Today, it featured a new post on the developments at Thomas to make legislative information more accessible. There aren’t a lot of comments yet, but it’s early days.

The high spots for me were on Social Media and a Legislative Map at the State level, which looks simple but is only simple to use.

Social Media Box

In addition to easier access to the Library’s social media, there is a new box to highlight ways . . . [more]

Posted in: Legal Information: Information Management, Legal Information: Libraries & Research, Substantive Law: Foreign Law, Substantive Law: Legislation

Scotland to Abolish Rule Against Double Jeopardy

Scotland proposes to join England and Wales in abolishing the rule against double jeopardy in some criminal matters. According to the story on the BBC site, the move appears to have been prompted by the acquittal, three years earlier, of a person suspected of being guilty of some terrible murders.

The Scottish Law Commission released a report on double jeopardy [PDF] at the end of last year, recommending that the law be changed to permit an acquittal to be set aside where the trial was “tainted.” The Commission was unable to reach a conclusion as to whether an acquittal might . . . [more]

Posted in: Substantive Law: Foreign Law

U.S. “Speech Act” Signed Into Law

U.S. President Obama today signed into law the “Speech Act,” which is aimed at protecting U.S. writers from foreign libel judgments from jurisdictions that, in the opinion of a U.S. court, do not adequately protect freedom of speech. Such foreign judgments will not be enforceable in the United States — where, presumably, the writer’s and publisher’s assets are located. The legislation was prompted, as the BBC report says, by a libel suit against American writer Rachel Ehrenfeld who was sued in England, a notorious destination for libel tourism, because of a book on the funding of terrorism.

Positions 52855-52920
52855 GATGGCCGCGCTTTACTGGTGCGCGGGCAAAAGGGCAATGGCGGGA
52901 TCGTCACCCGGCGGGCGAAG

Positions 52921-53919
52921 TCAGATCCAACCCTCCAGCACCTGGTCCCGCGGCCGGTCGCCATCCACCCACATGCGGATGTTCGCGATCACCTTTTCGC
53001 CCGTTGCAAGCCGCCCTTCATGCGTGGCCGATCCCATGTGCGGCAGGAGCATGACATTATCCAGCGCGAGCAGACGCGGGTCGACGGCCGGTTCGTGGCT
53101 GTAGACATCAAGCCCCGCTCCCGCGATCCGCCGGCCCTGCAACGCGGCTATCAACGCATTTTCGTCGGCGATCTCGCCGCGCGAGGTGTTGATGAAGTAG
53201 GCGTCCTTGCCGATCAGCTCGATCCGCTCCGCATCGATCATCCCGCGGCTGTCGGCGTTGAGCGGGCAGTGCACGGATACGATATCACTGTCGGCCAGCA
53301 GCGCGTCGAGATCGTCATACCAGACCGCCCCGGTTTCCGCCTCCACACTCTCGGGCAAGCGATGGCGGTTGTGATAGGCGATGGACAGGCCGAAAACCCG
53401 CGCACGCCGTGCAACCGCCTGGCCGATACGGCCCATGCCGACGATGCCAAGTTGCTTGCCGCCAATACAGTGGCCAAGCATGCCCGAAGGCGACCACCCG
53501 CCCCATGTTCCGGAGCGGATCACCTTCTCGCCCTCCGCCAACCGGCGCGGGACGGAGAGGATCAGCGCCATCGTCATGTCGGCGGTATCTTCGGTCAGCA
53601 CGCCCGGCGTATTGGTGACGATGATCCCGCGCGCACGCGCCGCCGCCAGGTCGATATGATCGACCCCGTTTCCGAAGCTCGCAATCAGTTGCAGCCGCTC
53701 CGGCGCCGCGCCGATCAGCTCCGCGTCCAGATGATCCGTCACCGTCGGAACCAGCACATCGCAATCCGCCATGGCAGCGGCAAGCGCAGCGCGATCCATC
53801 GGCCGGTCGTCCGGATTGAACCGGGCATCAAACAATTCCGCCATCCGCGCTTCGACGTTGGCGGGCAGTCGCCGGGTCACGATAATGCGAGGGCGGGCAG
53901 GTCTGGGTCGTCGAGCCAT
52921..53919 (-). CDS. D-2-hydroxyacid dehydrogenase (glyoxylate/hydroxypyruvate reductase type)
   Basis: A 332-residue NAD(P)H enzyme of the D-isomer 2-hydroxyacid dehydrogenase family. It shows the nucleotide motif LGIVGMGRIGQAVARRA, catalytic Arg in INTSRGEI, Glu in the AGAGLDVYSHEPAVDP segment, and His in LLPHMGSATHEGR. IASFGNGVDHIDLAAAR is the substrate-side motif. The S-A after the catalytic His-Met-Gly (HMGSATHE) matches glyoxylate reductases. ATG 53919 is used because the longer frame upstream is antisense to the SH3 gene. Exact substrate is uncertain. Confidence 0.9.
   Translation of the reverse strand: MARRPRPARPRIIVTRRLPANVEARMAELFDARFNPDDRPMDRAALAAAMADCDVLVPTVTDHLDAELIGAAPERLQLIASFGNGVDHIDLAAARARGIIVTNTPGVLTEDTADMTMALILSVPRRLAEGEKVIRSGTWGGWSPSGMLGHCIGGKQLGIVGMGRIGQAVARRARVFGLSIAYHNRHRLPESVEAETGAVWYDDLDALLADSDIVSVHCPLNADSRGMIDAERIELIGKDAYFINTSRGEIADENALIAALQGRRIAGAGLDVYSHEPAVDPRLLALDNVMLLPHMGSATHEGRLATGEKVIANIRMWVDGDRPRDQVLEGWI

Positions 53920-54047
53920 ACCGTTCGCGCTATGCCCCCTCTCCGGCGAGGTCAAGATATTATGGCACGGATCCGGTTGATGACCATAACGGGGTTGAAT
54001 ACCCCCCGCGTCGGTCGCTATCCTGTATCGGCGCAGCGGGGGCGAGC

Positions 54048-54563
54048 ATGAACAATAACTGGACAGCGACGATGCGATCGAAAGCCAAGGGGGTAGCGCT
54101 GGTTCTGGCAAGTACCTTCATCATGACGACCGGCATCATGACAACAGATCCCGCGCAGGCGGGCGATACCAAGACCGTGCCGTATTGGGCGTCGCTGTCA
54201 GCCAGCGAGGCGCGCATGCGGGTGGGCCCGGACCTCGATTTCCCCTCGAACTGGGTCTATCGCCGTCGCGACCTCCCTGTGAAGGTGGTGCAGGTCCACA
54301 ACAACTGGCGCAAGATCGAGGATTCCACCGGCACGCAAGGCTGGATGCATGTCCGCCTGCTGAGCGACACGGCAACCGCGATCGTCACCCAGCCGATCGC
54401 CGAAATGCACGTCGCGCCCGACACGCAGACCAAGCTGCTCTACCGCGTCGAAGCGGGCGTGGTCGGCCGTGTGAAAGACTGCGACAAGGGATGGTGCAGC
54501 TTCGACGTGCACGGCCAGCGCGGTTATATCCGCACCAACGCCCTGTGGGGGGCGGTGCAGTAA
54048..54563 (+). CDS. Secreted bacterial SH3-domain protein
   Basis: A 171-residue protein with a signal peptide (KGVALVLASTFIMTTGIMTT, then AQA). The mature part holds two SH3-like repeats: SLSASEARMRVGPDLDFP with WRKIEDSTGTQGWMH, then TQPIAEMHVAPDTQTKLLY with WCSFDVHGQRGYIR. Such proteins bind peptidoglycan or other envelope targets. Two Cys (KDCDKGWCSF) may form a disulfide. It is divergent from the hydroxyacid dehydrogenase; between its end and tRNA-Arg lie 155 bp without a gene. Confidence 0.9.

I believe that . . . [more]

Posted in: Substantive Law: Foreign Law

Federal Register 2.0

The Federal Register, the daily journal of the United States Government including changes to rules and regulations, is celebrating its 75th anniversary, has relaunched its website and re-envisioned their services. Federal Register 2.0 is organized like a daily newspaper and is part of the open government initiatives under the Obama administration.

This video (which also appears on the new website under “About Federal Register 2.0″) provides additional detail about the history of the Federal Register and the changes:

Also note the website is using images from photo sharing site Flickr made available for use under Creative Commons licensing. . . . [more]

Posted in: Legal Information: Libraries & Research, Substantive Law: Foreign Law

RIM Blackberry Security Irks UAE, Saudi Arabia

There has been a lot of press over the latest countries that don’t want Blackberries in their country unless they can get access to monitor user communications. See, for example, the Washington Post, Techdirt, Engadget.

RIM designed Blackberry communications so they would be secure, in a way that RIM itself can’t even access them. That’s a great feature that makes privacy advocates, corporate users, and individual users very happy. 

But it also makes some governments very unhappy – particularly those who believe they need to spy on communications. Some to the extent that they threaten to ban . . . [more]

Posted in: Miscellaneous, Substantive Law: Foreign Law, Technology

Law Libraries Look Forward and Back

My colleague Laurel Murdoch showed me the latest issue of the Harvard Law School Bulletin, the lead article focusing on the changes happening at the Harvard Law Library, led by John G. Palfrey, the Law School’s vice dean for library and information resources (formerly of the Berkman Center for Internet & Society). Palfrey is the author of a very interesting piece that Louis alerted us to, entitled Cornerstones of Law Libraries for an Era of Digital-Plus

Palfrey’s piece ends with a collaborative challenge:

Our next step should be a process akin to a design charrette.60 We ought to

. . . [more]
Posted in: Legal Information: Libraries & Research, Substantive Law: Foreign Law, Technology: Internet